Hope is a Woman’s Name

An excerpt from the memoir of a trailblazing Israeli Bedouin women's activist.

The fifth daughter in a patriarchal society, and an indigenous Bedouin in Israel, Amal came into this world fighting for her voice to be heard in a community that did not prize girls. At birth it was only her father who looked at her and said “I see hope in her face. I want to call her Amal [hope] in the hope that Allah will give us boys after her.” Five brothers were indeed to follow.

Hope is a Woman’s Name is a rare look at Bedouin life from the even rarer perspective of a Bedouin girl. Amal challenged authority from birth, slowly learning where her community’s boundaries lay and how to navigate them.

As a shepherd at the age of 6, Amal led her flock of sheep across the green mountains of Laqiya, her village in the Negev in southern Israel. Given such responsibility, though rarely recognition, Amal came to understand her community and forge her skills as a leader.

Aged 13 and frustrated by the constraints put on her education as a girl, Amal set up literacy classes for the adult women in her village. She aimed to teach them not only how to read, but to value education itself: “I wanted them to taste an education so that they would never again deprive their daughters of one.”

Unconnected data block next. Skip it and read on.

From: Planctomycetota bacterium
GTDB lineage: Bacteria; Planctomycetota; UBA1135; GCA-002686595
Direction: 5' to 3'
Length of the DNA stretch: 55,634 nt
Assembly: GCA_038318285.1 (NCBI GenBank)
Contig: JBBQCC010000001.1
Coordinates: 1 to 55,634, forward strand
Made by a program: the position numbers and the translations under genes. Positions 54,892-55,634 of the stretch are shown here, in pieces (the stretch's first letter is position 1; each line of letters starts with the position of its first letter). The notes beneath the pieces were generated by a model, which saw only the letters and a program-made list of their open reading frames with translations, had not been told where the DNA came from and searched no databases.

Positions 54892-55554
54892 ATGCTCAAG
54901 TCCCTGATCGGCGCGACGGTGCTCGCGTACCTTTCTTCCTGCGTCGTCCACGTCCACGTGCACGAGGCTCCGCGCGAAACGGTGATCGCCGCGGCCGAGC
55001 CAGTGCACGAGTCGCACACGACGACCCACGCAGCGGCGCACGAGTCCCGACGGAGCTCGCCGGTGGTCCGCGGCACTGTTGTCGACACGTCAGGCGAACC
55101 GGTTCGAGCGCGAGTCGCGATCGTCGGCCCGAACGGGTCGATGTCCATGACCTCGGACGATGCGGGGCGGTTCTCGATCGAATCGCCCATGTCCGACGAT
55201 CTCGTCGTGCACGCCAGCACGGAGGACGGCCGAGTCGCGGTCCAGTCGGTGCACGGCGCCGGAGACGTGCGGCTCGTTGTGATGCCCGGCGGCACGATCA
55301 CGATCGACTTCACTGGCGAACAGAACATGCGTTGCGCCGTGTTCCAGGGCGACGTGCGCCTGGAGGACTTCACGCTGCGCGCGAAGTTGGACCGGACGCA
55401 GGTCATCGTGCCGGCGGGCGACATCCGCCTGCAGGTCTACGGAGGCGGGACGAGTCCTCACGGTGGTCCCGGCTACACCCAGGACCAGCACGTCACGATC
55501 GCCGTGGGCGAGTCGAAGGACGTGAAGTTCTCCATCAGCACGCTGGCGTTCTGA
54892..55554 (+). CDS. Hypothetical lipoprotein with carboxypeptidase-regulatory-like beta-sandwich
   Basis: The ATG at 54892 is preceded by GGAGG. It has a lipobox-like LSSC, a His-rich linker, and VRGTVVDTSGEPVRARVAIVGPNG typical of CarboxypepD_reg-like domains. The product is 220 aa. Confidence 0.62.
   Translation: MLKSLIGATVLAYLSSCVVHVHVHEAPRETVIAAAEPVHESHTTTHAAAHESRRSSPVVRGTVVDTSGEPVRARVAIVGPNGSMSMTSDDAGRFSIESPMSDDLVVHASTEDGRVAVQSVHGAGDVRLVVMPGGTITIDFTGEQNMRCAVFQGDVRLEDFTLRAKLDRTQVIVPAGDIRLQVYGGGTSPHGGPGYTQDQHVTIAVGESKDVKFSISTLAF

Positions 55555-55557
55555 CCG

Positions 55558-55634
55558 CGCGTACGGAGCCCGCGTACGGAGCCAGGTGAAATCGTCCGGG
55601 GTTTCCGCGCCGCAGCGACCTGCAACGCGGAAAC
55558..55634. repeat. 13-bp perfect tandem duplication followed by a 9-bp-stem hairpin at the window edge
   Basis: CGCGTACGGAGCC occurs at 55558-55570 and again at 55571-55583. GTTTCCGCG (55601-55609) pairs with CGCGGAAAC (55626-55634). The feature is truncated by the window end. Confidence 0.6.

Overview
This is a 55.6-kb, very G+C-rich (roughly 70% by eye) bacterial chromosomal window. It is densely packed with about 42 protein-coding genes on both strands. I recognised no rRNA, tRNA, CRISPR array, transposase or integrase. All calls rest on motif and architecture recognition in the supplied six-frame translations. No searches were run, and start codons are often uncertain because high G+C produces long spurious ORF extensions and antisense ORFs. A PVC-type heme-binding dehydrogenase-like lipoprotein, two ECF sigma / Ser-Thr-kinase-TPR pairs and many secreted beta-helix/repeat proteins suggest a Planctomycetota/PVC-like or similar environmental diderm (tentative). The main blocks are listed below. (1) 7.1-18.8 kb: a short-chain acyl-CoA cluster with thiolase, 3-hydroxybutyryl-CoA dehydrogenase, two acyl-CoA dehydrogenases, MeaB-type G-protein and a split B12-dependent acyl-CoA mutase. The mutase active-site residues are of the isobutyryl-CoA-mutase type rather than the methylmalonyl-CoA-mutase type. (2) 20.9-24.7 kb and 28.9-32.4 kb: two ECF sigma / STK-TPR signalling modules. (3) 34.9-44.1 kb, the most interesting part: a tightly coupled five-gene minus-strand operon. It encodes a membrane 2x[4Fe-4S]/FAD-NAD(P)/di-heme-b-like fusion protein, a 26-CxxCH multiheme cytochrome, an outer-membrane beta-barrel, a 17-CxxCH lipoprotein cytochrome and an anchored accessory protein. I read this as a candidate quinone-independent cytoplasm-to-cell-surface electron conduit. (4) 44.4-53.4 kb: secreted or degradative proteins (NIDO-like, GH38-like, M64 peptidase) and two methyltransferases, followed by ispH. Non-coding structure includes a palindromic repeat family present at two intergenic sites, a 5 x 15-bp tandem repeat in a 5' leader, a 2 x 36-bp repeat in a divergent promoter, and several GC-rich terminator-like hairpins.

This was the beginning of a lifelong career initiating projects that would help create change for the Bedouin – a minority within Israel’s Palestinian minority – and for their women in particular. She established economic empowerment programmes for marginalized women, helped found an Arab-Jewish school, and created organizations to promote shared society.

‘Worthy of Meat’

[In this story from her childhood, Amal describes a meal being prepared while the men of her tribe conduct a trial, presided over by her grandfather. The trial takes place in the diwaan: a tent reserved strictly for men, the name of which is derived from the Arabic word ‘to discuss’. The young Amal has already got into trouble for trying to look inside the diwaan and now she, with the other women and children, must prepare food for when the men have concluded their business.]

As the women worked, the aroma of baking bread and braised goat wafted through the tent and mingled with the coffee that had been brewing in the diwaan all afternoon. Two of my sisters were seated in another corner of the tent, washing a seemingly endless stack of large metal serving platters. Whenever there were guests, women were put to work. Amid the hushed bustle, Abouee [my father] quietly entered and pointed towards the pot, inquiring politely if the meal was ready. Jidatee [my father’s mother] left her post, moved closer to Abouee and asked:

“Did they solve it?” Her dark eyes gleamed.

“Yes, yes.”

Al-hamdulillah!” She clapped her hands together. In our tradition, we only serve the meal once the issue has been resolved. The two parties will share bread as a sign of peace and a commitment to cease fighting. If the problem is not resolved, the men will only drink coffee.

Jidatee barked at Ummi [my mother]: “Prepare the food for serving. It’s time!”